“It’s big, and you know you can eat the whole thing,” she explained. “So that was the world we lived in for five years. And then recreational legalization happened, and a couple of things happened side-by-side. On the recreational side, the serving size was limited to 10 milligrams of THC per serving. That’s in Colorado. Every state is a little bit different. But usually there’s a limitation on serving size. So we went from having no limit to the amount of cannabis in one cookie to 10 milligrams or less being the limit.”
The second thing that happened is that they had to start packing products in opaque, child-resistant and tamper-evident packaging. In 2014, child-resistant packaging was limited. The most common solution was pill bottles. With change ever-present, Berliner was reluctant to make big investments in custom packaging.
“So pill bottles were my option,” she said. “We ended up in a pop-top version of a pill bottle, and we designed our cookies in miniature to fit into that bottle. The smaller cookie also ended up translating to the THC limits.”
“What’s cool is that we were able to take this regulation, the whole industry was, and build an educational piece for the consumer,” Burns said. “Mind you, this was very new in 2017, we’re selling mind-altering baked goods. So being able to properly educate your end consumer with things as simple as the visual cues, the size of a baked good, can signal relative potency, big cookies are stronger than small cookies. While this seems simple, this incredible innovation for us and helps customers understand new products.”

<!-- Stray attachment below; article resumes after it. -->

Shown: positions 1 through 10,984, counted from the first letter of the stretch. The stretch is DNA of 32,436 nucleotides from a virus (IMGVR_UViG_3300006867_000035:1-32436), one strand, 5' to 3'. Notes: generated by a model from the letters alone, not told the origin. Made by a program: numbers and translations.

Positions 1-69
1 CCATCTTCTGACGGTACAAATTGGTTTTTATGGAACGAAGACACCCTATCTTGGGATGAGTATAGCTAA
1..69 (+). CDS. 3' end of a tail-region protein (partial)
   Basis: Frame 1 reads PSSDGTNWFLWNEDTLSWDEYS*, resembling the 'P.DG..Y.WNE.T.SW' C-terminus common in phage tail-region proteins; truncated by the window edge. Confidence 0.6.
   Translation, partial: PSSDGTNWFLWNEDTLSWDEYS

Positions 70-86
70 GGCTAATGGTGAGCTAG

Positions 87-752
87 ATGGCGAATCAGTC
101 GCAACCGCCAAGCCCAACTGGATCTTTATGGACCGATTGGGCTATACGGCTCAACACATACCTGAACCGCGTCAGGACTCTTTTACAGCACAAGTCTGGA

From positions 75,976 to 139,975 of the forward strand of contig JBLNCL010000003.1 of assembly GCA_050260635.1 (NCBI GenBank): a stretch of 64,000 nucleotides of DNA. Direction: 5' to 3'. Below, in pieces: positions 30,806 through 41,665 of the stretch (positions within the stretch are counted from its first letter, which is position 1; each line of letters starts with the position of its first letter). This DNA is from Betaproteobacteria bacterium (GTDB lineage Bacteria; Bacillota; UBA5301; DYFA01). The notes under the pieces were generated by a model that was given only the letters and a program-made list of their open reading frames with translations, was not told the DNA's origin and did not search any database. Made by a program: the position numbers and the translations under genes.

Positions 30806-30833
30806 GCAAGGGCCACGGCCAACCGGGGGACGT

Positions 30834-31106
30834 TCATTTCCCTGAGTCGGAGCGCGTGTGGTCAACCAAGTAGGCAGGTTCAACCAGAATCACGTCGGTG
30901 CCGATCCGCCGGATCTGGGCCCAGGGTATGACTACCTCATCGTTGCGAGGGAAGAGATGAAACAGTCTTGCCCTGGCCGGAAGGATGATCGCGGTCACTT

“Because cannabis is so new, our consumer is also very novice,” Berliner added. “Even for those of us who have been consuming cannabis in some form for decades, legal cannabis is new. And creating products that inform and educate consumers is a really important thing to do.”
She explained that there’s not yet a social intuition about cannabis the way there is around alcohol.
“Even as kids before we’re any type of consumer of alcohol, we know that drinking an entire bottle of vodka is probably not going to be a good thing. That social intuition is still being established in cannabis foods, especially because there’s a delayed onset when you eat a cannabis food. It takes a bit of time vs when you smoke flower. So it’s incredibly important to us at Sweet Grass that we’re creating products that can educate the consumer.”
Sweet Grass also faced the challenge of the opaque container. How do you sell baked goods that your customers can’t see or smell? Burns said they did it with custom branding focused at the purchase point.